Online booking systems are price gouging accommodation providers and holidaymakers in the region by hiking the price of hotel rooms sometimes in excess of $12,000 a night.
A search on one site showed a Margaret River hotel advertised at around $12,500 a night, but if you go directly onto the accommodation provider's website the same room is advertised between $199 to $249 a night.
Registered Accommodation Providers of the Margaret River Region spokesperson Debbie Noonan said business owners first became aware of the problem when they started receiving complaints and bad reviews about value for money.
Ms Noonan said one business owner contacted an online booking platform which had advertised rooms for $10,000 a night believing they had made a mistake after they had fed through rates at $200.
After the owner contacted the online booking platform the room was then advertised at $5,000 later that day.
Ms Noonan said the online booking platforms have been pocketing the difference and the business owners had been none the wiser until people complained about value for money.
"As operators we feed through our rates in good faith that the online booking platforms would advertise the correct pricing to the public," she said.
"It is impossible for accommodation providers to monitor online booking platforms 24/7 and it appears this hike in pricing is happening during peak times.
"It appears the online booking platforms are cashing in on our busy periods."
While it may appear to be unethical, an Australian Competition and Consumer Commission spokesperson said it was unlikely that the behaviour was illegal.
The ACCC spokesperson said parity clauses in contracts sometimes required accommodation providers to offer their best price and availability to online booking sites.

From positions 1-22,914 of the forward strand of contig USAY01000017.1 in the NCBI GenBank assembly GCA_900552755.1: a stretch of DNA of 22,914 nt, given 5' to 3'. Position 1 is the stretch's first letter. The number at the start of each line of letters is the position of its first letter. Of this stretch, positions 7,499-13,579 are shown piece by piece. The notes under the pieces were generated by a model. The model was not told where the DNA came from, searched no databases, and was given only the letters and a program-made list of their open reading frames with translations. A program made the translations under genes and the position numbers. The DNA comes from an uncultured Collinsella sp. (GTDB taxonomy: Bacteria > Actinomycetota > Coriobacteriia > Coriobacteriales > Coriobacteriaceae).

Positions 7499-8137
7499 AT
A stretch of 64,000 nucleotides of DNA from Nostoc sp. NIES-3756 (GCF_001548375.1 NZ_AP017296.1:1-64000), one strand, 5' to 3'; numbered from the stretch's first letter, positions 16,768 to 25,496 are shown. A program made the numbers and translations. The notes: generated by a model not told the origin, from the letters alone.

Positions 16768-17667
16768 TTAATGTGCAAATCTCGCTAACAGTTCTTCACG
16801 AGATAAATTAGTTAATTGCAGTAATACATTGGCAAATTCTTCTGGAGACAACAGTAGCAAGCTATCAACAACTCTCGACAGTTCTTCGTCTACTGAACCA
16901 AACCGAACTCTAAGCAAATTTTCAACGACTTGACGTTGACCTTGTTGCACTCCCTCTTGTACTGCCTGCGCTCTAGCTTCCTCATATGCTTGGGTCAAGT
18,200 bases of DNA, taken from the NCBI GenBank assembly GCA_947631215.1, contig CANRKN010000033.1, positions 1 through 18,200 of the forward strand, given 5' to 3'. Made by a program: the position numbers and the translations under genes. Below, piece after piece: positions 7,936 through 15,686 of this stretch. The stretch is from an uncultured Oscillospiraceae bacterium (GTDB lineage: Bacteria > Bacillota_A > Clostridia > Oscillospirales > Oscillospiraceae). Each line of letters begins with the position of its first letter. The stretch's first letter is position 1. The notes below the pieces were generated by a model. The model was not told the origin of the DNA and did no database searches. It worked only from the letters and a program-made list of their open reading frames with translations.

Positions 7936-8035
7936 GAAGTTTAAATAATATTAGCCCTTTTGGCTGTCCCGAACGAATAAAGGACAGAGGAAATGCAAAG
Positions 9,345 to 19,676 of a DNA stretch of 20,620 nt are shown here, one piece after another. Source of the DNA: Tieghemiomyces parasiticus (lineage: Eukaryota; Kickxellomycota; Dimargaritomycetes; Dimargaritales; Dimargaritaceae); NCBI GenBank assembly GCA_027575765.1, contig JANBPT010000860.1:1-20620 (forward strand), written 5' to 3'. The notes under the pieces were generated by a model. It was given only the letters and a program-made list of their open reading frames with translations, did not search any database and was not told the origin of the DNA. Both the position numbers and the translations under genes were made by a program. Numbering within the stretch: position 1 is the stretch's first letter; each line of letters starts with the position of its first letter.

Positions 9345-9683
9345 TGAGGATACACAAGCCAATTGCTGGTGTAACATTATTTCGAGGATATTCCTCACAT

"But it is unlikely to be illegal for an online booking site to charge more than a hotel or motel," the spokesperson said.
"The agreement in place between an online booking site and an accommodation provider will likely set out the terms and conditions in relation to prices and fees.
"The ACCC encourages Australian consumers to call accommodation providers directly to see if they could get a better deal than what is advertised online."
Tourism Minister Paul Papalia encouraged holidaymakers to visit the Tourism WA website which linked them directly with WA operators to make bookings.
"While encouraging West Aussies to book direct, we also recognise that many WA tourism operators choose to use third party distribution partners in order to reach wider audiences than they may be able to reach via their own advertising and distribution strategies," he said.
"We are always enthusiastic to drive direct bookings to our WA operators.
"At the moment, Tourism WA is largely focused on this goal, but the organisation also works in partnership with other WA-owned partners such as RAC and Sightseeing Pass."
Warren-Blackwood MLA Terry Redman said the tourism minister had pleaded ignorance over the growing trend of overseas accommodation booking platforms price gouging at the expense of accommodation provider's reputation in the South West.
Mr Redman said booking platforms were dialing up the cost and taking a larger proportional cut of accommodation nights while providers only received a pre-set floor and no benefit from inflated pricing.
"The minister denied any awareness of overseas platforms increasing prices without the knowledge of providers and his only advice was for anyone experiencing it to report it to Tourism WA," he said.
"The inference from a consumer perspective was that high prices were set by providers and reflected badly when visitors to the region reviewed the value of accommodation product paid for.
"The regional tourism industry is welcoming visitors and working hard to provide the best possible experience at the most reasonable value to people exploring our part of the world.
"We have a lot to offer but inflated accommodation pricing as a result of online booking platforms taking advantage of providers, risks putting a dent in the reputation of our region and tourism industry.
"And the fact these platforms are based outside Australia and don't pay tax in our country despite taking all the cream makes it all the more frustrating."